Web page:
Born in a hill village near Pokhara to a Dalit (‘untouchable’ caste) family, Belmaya has had very little formal education. When she attended school as a child, after cutting grass for the cow and collecting heavy loads of firewood, her teacher dismissed her as having cow dung for a brain. Dispirited and intimidated, Belmaya dropped out of school. With no education, she was destined for a life of poverty.
Orphaned at the age of 9, she moved to a home in Pokhara where she was introduced to photography at the age of 14. She loved the camera, and the chance to present her vision to the world. She participated in exhibitions at the British Council in Nepal and the Royal College of Art in London, and her work was included in a book, My World, My View.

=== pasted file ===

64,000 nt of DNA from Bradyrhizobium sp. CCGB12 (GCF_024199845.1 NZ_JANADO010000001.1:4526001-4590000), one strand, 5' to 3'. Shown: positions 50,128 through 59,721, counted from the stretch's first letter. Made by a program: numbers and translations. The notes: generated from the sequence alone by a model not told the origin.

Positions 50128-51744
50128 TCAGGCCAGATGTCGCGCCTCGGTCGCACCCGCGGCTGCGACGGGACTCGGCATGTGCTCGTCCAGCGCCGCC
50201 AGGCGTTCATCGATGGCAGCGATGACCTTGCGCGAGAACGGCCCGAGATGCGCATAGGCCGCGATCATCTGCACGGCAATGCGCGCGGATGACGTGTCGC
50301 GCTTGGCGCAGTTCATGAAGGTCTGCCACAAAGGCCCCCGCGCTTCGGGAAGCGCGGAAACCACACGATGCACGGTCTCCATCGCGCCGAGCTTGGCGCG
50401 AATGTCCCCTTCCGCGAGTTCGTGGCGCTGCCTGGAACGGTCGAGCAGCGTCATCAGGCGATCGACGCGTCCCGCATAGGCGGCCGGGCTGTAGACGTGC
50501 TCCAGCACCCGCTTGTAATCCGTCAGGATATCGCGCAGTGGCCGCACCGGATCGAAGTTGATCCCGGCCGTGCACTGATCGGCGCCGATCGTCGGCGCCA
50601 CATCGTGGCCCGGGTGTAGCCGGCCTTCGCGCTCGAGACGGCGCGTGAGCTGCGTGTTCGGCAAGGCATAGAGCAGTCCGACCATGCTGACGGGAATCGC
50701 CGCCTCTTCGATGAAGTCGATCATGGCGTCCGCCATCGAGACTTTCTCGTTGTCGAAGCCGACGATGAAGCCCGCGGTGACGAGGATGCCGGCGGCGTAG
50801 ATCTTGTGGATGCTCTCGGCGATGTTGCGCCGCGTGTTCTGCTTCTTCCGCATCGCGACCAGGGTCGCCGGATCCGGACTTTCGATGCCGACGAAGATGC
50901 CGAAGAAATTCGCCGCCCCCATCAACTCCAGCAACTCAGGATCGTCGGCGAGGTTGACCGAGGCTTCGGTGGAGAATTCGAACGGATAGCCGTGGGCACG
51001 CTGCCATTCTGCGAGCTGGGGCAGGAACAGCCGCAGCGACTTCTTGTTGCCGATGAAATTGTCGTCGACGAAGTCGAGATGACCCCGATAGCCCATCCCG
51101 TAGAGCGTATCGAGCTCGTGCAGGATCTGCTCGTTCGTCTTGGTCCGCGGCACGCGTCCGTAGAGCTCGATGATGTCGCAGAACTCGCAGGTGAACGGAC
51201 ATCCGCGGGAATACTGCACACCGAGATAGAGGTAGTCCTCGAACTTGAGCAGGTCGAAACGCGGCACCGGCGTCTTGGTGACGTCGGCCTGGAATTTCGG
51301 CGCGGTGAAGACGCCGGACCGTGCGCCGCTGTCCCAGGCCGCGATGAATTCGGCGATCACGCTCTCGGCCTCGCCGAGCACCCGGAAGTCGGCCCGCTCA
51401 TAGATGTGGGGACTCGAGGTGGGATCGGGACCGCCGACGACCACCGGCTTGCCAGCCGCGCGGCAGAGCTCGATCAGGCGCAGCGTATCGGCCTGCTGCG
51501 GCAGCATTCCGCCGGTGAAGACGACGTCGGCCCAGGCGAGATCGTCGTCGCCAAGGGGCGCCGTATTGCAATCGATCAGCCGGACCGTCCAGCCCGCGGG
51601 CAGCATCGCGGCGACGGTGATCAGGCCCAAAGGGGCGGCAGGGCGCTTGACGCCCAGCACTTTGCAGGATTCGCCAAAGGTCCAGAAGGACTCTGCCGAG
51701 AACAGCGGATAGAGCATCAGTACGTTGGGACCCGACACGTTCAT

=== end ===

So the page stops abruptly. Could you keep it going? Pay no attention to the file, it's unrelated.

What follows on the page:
But then the home locked her camera away. At 19, she married and had a baby daughter. In 2014, aged 21 and struggling against domestic abuse, she embarked on a documentary filmmaking training. The impact has been transformational. Her graduation film, Educate Our Daughters, is about the importance of education for girls; it is currently being submitted to international film festivals.
Belmaya has gone on to make a short film on the hardships of boatwomen in Pokhara, Rowing Against the Flow, for Thomson Reuters Foundation.